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Bioaccumulation of persistent organic pollutants in small cetaceans in european waters : transport pathways and impact on reproduction (BIOCET)

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Protecting European marine life

Ensuring that the delicate balance of marine ecosystems is protected is an important piece of the environmental protection plans of the EU.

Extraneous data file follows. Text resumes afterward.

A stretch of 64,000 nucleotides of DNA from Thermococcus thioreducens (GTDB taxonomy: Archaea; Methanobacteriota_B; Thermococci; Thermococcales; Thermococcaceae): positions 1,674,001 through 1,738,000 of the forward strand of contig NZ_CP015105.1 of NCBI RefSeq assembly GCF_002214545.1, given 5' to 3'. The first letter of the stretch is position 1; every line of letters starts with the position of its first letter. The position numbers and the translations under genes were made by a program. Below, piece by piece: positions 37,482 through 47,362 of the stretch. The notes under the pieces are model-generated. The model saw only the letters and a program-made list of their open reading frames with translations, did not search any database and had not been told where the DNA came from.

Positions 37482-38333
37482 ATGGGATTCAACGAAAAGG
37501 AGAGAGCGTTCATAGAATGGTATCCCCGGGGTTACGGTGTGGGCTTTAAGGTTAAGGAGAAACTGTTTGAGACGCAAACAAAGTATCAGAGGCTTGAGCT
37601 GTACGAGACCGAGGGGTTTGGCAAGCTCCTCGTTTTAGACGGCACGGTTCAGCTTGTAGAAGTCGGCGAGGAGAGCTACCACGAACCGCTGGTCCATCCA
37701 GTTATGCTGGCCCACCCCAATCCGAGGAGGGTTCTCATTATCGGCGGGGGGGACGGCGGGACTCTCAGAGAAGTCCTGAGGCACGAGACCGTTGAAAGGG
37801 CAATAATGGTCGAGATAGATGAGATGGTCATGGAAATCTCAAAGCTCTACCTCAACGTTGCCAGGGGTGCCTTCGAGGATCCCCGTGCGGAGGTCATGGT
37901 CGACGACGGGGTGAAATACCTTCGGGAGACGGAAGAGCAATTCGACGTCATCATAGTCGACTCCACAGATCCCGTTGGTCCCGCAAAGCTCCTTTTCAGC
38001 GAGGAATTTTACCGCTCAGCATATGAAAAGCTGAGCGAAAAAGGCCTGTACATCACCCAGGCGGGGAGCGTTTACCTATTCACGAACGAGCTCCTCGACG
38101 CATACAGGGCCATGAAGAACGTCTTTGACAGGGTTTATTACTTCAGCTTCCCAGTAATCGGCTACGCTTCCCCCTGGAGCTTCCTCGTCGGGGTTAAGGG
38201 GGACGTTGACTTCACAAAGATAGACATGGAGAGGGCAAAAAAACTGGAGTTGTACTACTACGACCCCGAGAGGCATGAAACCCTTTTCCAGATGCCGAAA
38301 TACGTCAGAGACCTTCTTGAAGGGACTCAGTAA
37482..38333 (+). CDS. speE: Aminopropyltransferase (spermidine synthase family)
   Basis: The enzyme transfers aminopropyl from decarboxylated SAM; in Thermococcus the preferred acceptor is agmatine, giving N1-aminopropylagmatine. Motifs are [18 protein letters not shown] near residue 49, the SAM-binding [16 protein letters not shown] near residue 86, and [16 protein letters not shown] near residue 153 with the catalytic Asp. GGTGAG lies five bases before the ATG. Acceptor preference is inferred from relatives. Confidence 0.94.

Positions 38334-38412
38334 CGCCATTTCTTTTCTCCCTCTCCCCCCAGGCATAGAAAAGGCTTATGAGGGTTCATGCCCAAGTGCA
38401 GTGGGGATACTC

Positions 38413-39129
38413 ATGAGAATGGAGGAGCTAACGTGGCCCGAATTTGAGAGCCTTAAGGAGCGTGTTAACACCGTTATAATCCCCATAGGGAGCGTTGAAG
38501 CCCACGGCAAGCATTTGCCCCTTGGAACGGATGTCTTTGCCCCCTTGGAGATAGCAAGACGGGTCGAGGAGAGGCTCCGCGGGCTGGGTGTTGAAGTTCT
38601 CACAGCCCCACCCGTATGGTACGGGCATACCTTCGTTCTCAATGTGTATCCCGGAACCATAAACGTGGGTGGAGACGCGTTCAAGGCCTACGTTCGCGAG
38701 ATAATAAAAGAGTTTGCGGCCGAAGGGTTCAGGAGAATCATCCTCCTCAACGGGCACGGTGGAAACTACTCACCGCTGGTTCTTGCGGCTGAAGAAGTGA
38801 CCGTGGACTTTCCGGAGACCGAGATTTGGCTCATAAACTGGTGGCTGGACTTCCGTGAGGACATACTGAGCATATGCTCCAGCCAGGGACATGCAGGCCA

The effects of persistent organic pollutants (POPs) on dolphins and porpoises in European Atlantic waters were the topic of EU-funded project BIOCET. The aim was to define these effects at the reproductive level and pinpoint ways through which POPs bioaccumulate in these mammals. A key contribution of the project was to provide vital, new information on the reproductive system of cetaceans and subsequently make the links with POP toxicity and its effects. Scientists used the occurrence of ovarian scars as an insight into cetacean reproductive history. Specifically the aim was to determine the number of past pregnancies as a key parameter required in modelling pollutant transfer to calves from mothers. Contrary to the common-held belief that ovarian scars are related with age after maturity, new data imply no connection between the two. Researchers showed that ovarian scars post-puberty range widely irrespective of age. In fact, there appear to be strong links between ovarian scars and instantaneous reproductive status. In other words, scars represent past ovulations and scar counts correspond to past ovulations and healing rate. These data are likely to have important implications in the way POPs are passed on to calves and at what frequencies. Furthermore, ovarian scars per se can be used as an important tool to gain insight into cetacean biology. This line of research is therefore deemed important for environmentalists and biologists alike.

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